It might be about the driver’s talent and unfailingly so. Questions like how fast can one go and how successfully can one drive an F1 car to its very limit definitely have a mighty say in deciding the eventual output of a Grand Prix.
Furthermore, it is, unfailingly, also be about the engineering prowess held by an F1 team. Furthermore, what also matters in deciding the eventual fate of a Grand Prix is the strategic calls teams make. But ultimately, all of it boils down to the capability of the machine- is it not?
And in the current context, a thing that can no longer be ignored is that the contemporary F1 cars are very heavy. A sport eternally wired and related to the talent of the driver, does after all lean heavily towards the aerodynamic functionality of an F1 car, a complicated tech at the end of the day.
And due to various permutations and combinations, the cars on the current F1 grid are on the heavier side, which ultimately puts an enormous pressure on the drivers. And while the how much should an ideal F1 car weigh has so often featured among the leading discussions held by F1 luminary in deciding the future direction of the sport, it doesn’t appear as though a lot of change is around the corner in the sport’s imminent future.
Though that doesn’t mean that we shouldn’t take into consideration what the current F1 chiefs had to say about the size of the present lot of cars.
“Also the bigger wheels, they’re quite a bit heavier as well. So that for me goes in the wrong direction,” said the current defending world champion Max Verstappen when talking about the current weight of an F1 car.
Having said that, the famous flying Dutchman, now a double world champion was also asked if the sport could do anything at all at the moment about turning things around and making the F1 cars a bit lighter. But then, he had the following to say:
“When you jump back in an old car, you definitely feel the difference in how agile an old car was. Before 2010 they were even lighter, right? But I don’t know what we can do about turning it around.”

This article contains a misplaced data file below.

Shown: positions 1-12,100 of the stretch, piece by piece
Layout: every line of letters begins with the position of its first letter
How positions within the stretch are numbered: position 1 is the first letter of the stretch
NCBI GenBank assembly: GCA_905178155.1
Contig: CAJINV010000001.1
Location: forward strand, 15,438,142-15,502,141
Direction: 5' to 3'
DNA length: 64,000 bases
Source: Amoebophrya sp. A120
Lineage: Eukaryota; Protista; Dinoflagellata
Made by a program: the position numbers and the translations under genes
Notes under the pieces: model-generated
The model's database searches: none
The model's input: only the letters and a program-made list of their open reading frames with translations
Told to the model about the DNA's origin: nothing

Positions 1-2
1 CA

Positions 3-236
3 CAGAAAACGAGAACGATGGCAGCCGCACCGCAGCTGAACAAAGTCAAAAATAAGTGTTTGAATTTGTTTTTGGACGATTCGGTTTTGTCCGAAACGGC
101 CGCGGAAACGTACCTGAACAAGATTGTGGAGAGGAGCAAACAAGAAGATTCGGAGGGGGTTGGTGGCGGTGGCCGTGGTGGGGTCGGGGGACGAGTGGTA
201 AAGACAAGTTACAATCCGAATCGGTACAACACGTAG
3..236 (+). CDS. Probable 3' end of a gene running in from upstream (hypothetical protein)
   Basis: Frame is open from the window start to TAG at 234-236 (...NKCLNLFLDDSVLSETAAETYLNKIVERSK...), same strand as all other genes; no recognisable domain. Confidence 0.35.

But that’s not all. There were key observations made towards the current weight of an F1 car by the current FIA chief, Mr. Ben Sulayem, whose response did actually suggest that the excessive weight problem of the car was, after all, addressed instead of the subject being shoved under the carpet.
He made the following reactions:
“We need a lighter car.”
It will be difficult to achieve, but everyone wants it.
And he would also go on to elaborate on the fundamental aspect behind why lighter F1 cars can go the distance in bringing about a lot of change. He’d add, “I come from motorsport where lighter cars are safer and don’t use as much fuel. So I’m applying pressure because I come from rallying, where there’s nothing worse than having a heavy car.”
That being said, ahead of the 2026 Formula 1 season, which still is at quite some distance in the future, Mr. Stefano Demonicali, the current F1 chief agreed on the weight aspect of the current F1 cars, observing them to be of a heavier nature. Among the points he recently discussed was that before the 2026 season begins, one good opportunity is to work towards lowering the overall car’s weight.